Ratel RAT targets outdated Android phones in ransomware attacks

Ratel RAT targets outdated Android phones in ransomware attacks

An open-source Android malware named ‘Ratel RAT’ is widely deployed by multiple cybercriminals to attack outdated devices, some aiming to lock them down with a ransomware module that demands payment on Telegram.

Researchers Antonis Terefos and Bohdan Melnykov at Check Point report detecting over 120 campaigns using the Rafel RAT malware.


Known threat actors conduct some of these campaigns, like APT-C-35 (DoNot Team), while in other cases, Iran and Pakistan were determined as the origins of the malicious activity.

As for the targets, Check Point mentions successful targeting of high-profile organizations, including in government and the military sector, with most victims being from the United States, China, and Indonesia.

In most of the infections Check Point examined, the victims ran an Android version that had reached the end of life (EoL) and was no longer receiving security updates, making it vulnerable to known/published flaws.

That is Android versions 11 and older, which accounted for over 87.5% of the total. Only 12.5% of infected devices run Android 12 or 13.

As for targeted brands and models, there’s a mix of everything, including Samsung Galaxy, Google Pixel, Xiaomi Redmi, Motorola One, and devices from OnePlus, Vivo, and Huawei. This proves Ratel RAT is an effective attack tool against an array of different Android implementations.

Ratel RAT attacks

Ratel RAT is spread via various means, but threat actors are typically seen abusing known brands like Instagram, WhatsApp, e-commerce platforms, or antivirus apps to trick people into downloading malicious APKs.

Fake apps bundling a Ratel RAT installer
Source: Check Point

During installation, it requests access to risky permissions, including exemption from battery optimization, to be allowed to run in the background.

The commands it supports vary per variant but generally include the following:

The most important of those based on their potential impact are: 

  • ransomware: Starts the process of file encryption on the device.
  • wipe: Deletes all files under the specified path.
  • LockTheScreen: Locks the device screen, rendering the device unusable.
  • sms_oku: Leaks all SMS (and 2FA codes) to the command and control (C2) server.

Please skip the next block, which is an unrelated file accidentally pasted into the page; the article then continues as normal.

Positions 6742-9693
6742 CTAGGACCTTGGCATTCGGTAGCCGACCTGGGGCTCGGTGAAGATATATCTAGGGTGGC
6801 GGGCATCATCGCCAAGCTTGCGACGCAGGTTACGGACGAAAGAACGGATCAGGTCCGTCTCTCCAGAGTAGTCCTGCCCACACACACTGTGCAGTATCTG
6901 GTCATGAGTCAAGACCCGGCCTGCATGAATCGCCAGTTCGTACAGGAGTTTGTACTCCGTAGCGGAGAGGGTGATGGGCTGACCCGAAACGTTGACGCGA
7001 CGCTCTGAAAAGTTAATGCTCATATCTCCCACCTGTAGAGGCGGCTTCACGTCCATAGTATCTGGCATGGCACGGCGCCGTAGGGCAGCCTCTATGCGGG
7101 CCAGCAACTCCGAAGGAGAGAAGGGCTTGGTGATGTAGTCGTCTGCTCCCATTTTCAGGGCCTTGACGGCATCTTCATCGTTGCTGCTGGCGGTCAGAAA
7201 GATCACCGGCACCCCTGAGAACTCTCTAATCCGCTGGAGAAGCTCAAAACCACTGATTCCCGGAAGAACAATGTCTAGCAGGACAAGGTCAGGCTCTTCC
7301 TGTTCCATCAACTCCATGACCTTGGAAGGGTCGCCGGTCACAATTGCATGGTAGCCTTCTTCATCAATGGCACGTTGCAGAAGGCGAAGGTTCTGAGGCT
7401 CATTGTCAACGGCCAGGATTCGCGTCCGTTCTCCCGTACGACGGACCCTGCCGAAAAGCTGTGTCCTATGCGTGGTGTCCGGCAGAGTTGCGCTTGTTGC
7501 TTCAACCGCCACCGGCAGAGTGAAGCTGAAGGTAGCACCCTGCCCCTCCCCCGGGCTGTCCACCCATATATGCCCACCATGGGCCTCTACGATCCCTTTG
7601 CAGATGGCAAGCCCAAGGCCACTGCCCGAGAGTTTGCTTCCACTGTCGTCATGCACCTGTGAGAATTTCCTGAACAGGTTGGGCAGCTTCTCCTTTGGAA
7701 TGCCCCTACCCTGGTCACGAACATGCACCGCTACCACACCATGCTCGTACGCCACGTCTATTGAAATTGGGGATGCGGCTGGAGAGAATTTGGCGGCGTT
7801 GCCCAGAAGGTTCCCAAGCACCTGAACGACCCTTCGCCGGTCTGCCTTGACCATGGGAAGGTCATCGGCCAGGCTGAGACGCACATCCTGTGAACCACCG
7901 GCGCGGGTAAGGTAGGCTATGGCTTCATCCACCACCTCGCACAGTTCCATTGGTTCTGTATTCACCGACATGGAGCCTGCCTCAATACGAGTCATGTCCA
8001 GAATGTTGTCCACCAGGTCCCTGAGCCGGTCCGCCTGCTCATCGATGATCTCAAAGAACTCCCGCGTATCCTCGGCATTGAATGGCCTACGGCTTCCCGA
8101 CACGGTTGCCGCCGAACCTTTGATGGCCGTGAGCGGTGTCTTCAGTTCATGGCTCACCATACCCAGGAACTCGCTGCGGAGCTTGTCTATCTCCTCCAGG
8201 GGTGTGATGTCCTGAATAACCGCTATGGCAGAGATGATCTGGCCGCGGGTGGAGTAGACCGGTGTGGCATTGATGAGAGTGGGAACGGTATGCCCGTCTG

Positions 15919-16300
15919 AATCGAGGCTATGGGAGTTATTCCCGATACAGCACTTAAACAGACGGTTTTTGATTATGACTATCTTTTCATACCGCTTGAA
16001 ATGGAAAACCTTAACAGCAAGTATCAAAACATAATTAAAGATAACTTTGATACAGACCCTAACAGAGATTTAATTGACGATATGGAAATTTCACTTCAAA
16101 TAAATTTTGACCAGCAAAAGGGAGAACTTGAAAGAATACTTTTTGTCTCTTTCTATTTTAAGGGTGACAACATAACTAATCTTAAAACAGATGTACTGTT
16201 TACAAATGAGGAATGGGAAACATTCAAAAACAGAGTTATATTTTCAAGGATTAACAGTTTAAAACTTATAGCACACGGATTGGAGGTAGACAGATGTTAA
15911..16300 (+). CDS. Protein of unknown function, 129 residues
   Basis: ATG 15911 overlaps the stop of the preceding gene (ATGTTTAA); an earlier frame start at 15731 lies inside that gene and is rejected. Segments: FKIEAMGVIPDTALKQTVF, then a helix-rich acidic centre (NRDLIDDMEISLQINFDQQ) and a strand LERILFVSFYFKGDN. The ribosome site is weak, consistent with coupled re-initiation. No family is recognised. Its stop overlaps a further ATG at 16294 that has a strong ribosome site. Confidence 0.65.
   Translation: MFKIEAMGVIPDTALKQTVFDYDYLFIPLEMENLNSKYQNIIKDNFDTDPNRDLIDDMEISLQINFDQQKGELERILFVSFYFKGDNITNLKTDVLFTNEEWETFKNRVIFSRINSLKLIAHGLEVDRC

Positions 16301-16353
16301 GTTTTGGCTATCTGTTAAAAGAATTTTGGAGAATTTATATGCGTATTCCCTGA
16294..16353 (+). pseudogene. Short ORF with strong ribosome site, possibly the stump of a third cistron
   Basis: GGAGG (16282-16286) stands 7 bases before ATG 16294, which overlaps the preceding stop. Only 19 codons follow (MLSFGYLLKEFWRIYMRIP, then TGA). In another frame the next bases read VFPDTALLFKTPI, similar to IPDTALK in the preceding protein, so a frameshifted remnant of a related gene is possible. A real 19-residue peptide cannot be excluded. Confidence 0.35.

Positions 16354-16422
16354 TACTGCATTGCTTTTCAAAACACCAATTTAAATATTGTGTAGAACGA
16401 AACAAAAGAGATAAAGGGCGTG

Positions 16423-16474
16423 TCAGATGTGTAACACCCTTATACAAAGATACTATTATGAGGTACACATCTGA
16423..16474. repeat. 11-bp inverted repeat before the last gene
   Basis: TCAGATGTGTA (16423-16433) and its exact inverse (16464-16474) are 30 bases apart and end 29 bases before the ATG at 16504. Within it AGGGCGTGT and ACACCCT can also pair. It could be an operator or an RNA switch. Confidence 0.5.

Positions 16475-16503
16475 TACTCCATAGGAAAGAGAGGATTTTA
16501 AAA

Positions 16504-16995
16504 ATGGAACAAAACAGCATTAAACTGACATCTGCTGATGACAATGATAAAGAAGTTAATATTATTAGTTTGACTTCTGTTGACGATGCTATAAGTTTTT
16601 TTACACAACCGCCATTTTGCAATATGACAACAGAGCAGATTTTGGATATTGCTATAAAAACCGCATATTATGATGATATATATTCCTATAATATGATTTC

• location_tracker: Leaks live device location to the C2 server.

Actions are controlled from a central panel where threat actors can access device and status information and decide on their next attack steps.

Overview of infected device on the Ratel RAT panel
Source: Check Point

According to Check Point’s analysis, in roughly 10% of the cases, the ransomware command was issued.

Most frequently issued commands
Source: Check Point

Ransomware attacks

The ransomware module in Rafel RAT is designed to execute extortion schemes by taking control of the victim’s device and encrypting their files using a pre-defined AES key.

Rafel RAT’s encryption methods
Source: Check Point

If DeviceAdmin privileges have been obtained on the device, the ransomware gains control over crucial device functions, such as the ability to change the lock-screen password and add a custom message on the screen, often the ransom note.

If the user attempts to revoke admin privileges, the ransomware can react by changing the password and locking the screen immediately.

Reaction mechanism against privilege revoking attempts
Source: Check Point

Check Point’s researchers observed several ransomware operations involving Rafel RAT, including an attack from Iran that performed reconnaissance using Ratel RAT’s other capabilities before running the encryption module.

The attacker wiped call history, changed the wallpaper to display a custom message, locked the screen, activated device vibration, and sent an SMS containing the ransom note, which urged the victim to message them on Telegram to “solve this problem.”

To defend against these attacks, avoid APK downloads from dubious sources, do not click on URLs embedded in emails or SMS, and scan apps with Play Protect before launching them.

Source Reference

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